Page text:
Madam Speaker, I want to indicate at the outset that I certainly support the motion before the House today, and I want to say that people should read the motion very carefully. It does not ask for an apology. Indeed, it asks that the Queen recognize officially the wrongs that were done to the Acadian people between 1755 and 1763, and that the Queen, when she is there in 2005, recognize that a great wrong, a great injustice, was done to the Acadian people.
That is what this motion is asking. I do not find that a great problem. The motion is well drafted. It is a very polite motion asking that our Governor General convey to the Queen that Parliament wishes that she recognize, when she is speaking to the Acadian people, that there was a great wrong done in 1755 to 1763.
I really appeal to the House to support this motion as overwhelmingly as we possibly can. It is not a partisan motion. It is a motion to recognize that a wrong was committed. Historically it is one of the great wrongs of our history. People were deported from their homes to Louisiana, to the southern part of the United States. Families were separated and people were uprooted. They lost their properties, they lost their friendships and they lost their communities.
It was a sad day in Canadian history. A lot of sad things happened in our past that affected many people, whether they were Japanese Canadians, native Canadians, or our First Nations. Many injustices were carried out by our predecessors.
The Acadian people are among those who were very unfairly treated by the government of that time, a colonial government, not the Government of Canada. It was that colonial government that deported the Acadian people to the United States.
This was a great injustice. Communities were torn apart. People were deported. They were sent out of the country. All of this was done by the colonial government. I do not think we should be so timid and so afraid. It is not an insult to the Queen to make this kind of request that she say that something terribly wrong was done many years ago.
I want to state very clearly that this motion, proposed by the member for Verchères--Les-Patriotes and seconded by the member for Acadie--Bathurst from the New Democratic Party, is a motion that we all should be supporting.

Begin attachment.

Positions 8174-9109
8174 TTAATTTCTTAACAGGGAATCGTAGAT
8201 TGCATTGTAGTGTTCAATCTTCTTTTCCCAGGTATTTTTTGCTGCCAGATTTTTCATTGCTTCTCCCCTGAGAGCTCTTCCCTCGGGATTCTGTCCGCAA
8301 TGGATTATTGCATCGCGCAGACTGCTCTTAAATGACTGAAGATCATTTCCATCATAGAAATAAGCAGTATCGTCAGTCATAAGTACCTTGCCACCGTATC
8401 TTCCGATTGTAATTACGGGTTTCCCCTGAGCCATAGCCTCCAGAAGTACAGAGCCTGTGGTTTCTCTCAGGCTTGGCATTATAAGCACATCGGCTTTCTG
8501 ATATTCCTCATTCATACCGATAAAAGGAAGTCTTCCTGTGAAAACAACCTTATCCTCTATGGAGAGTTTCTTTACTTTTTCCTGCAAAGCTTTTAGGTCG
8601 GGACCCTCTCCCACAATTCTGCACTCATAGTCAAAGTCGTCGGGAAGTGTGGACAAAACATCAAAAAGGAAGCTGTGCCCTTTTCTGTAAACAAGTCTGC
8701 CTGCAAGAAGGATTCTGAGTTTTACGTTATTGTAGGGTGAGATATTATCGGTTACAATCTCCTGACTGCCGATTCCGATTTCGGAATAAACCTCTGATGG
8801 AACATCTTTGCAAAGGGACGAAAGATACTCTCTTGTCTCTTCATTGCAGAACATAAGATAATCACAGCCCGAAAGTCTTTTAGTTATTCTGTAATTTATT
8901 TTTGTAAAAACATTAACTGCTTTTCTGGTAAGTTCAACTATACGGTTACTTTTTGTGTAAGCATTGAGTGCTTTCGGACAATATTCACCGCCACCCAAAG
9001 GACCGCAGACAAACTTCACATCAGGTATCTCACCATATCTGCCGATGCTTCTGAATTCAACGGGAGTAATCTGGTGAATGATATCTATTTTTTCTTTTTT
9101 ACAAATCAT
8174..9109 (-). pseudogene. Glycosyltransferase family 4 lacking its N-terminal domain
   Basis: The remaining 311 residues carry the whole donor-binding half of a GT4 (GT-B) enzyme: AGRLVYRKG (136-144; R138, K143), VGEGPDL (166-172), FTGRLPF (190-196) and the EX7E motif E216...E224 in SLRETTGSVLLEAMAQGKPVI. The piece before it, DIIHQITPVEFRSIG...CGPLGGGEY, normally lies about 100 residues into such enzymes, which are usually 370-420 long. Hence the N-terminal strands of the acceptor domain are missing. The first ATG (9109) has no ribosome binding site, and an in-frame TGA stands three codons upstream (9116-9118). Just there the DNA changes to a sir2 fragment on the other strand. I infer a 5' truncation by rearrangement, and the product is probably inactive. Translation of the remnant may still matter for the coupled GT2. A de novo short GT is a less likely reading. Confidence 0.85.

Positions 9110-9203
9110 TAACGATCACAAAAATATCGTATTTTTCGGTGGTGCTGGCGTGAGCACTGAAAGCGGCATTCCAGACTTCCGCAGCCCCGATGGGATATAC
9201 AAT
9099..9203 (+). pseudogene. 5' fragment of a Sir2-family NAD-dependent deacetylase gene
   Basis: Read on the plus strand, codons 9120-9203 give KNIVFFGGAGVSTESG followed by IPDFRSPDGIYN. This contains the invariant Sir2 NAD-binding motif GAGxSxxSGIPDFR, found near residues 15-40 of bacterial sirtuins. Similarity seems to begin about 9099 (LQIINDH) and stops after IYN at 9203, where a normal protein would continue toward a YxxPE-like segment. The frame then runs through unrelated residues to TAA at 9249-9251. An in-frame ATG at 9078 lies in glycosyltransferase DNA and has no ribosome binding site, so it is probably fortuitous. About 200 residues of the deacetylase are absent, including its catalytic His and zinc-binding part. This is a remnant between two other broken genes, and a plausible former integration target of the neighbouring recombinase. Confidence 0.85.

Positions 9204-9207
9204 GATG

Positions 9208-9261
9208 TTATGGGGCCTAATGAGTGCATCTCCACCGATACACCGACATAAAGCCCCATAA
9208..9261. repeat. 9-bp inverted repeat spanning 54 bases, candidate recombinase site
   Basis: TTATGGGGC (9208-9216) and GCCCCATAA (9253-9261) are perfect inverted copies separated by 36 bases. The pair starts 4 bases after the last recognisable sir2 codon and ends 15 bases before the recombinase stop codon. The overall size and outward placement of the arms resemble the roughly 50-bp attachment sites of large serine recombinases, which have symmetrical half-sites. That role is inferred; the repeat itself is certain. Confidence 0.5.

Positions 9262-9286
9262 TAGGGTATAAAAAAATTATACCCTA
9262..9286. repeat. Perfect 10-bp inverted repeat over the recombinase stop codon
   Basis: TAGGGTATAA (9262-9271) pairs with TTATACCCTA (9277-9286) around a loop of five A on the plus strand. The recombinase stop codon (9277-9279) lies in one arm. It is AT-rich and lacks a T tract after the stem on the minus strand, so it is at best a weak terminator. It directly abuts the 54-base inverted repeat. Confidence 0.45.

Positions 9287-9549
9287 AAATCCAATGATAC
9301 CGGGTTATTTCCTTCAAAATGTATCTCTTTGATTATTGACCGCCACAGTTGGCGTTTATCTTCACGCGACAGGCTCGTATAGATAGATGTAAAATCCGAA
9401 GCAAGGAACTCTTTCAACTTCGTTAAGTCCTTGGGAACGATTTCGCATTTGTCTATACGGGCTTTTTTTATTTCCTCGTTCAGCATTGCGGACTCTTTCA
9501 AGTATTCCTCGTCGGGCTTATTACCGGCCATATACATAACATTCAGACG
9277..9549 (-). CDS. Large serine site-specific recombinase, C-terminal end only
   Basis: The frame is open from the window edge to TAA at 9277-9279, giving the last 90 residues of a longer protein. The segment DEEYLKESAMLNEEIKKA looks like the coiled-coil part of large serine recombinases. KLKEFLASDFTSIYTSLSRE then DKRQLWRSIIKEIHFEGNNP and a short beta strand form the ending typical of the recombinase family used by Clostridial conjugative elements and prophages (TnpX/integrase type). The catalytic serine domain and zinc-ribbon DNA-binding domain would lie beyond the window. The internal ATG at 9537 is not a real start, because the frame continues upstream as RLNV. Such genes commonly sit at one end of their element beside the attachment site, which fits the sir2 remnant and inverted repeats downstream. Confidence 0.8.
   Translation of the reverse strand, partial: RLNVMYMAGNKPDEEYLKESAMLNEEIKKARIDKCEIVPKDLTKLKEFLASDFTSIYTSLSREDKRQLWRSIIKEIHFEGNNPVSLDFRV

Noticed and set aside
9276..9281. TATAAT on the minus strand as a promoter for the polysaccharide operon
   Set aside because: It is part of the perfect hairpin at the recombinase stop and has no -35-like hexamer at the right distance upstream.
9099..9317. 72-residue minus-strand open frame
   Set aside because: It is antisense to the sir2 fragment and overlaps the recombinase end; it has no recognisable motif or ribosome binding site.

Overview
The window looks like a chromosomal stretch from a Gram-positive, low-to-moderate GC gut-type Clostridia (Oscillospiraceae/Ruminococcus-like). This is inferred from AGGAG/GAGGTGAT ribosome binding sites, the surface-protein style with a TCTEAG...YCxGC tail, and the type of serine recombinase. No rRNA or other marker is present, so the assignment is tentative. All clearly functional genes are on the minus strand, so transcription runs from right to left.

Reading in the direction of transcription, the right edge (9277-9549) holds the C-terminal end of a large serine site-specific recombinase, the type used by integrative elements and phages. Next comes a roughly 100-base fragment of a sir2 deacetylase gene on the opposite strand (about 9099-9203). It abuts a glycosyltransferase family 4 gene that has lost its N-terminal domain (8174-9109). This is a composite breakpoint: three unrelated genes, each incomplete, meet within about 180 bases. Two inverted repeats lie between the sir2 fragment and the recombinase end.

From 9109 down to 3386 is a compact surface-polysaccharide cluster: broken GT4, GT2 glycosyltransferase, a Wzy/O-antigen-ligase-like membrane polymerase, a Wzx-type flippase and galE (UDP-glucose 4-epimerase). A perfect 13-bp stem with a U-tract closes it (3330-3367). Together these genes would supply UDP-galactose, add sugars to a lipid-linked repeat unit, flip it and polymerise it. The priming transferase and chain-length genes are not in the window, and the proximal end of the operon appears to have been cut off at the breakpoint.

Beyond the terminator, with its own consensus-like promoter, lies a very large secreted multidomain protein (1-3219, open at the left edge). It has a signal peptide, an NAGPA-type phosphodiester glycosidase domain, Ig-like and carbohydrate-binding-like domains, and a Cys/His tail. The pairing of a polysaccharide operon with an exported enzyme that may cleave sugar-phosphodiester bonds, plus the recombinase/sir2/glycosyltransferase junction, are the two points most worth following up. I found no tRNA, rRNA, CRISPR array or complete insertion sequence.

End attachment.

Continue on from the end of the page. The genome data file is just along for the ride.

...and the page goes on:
Some people ask why we would do this. I was in the House in 1984 when Pierre Trudeau was prime minister for the last day, and Brian Mulroney, the leader of the opposition, the former leader of the Conservative Party of Canada, got up and asked that very question. The member of the Conservative Party from the Ottawa area read former Prime Minister Pierre Trudeau's response. I did not agree with that response. I think it is very important for the well-being of the whole of our country that we do recognize when wrongs are committed and that we do try to apologize--and this motion does not even say apologize--for those great wrongs and injustices that were committed many years ago.
It is rather sad to reflect upon the history of humans. Human beings have often been very inhumane in the way we have treated each other historically. We have had genocides in the world. We have had mass expulsions in the world. We human beings have executed thousands and thousands of people around the world. We are hopefully becoming a little more civilized. One way of being more civilized is to say to the Acadian people that what happened many years ago was wrong. It was an historical wrong. It was morally wrong, and it should not have happened.
We cannot do anything about it now in a substantive sense, but we can say officially, as the Parliament of Canada, that what happened was wrong, and ask that when the Queen, the sovereign, is speaking to the Acadian people, she also say that it was the wrong thing, that it was something that was regrettable and should not have happened. I think that would go a long way toward saying to the Acadian people that we respect them, that they are equal partners in this great country of ours, and that what happened was very wrong. The very least we can do is have the sovereign say this in 2005 when she speaks to the Acadian population.
I have studied the history of our country. In the last 300 years, the French-speaking Acadian people have made a truly great contribution to our nation. There are still many Acadians in Canada, and the hon. member for Acadie—Bathurst is among those who have greatly contributed to our country. I would like to commend the Bloc member for Verchères—Les Patriotes for his motion, and I hope members of all parties will vote in favour of this motion.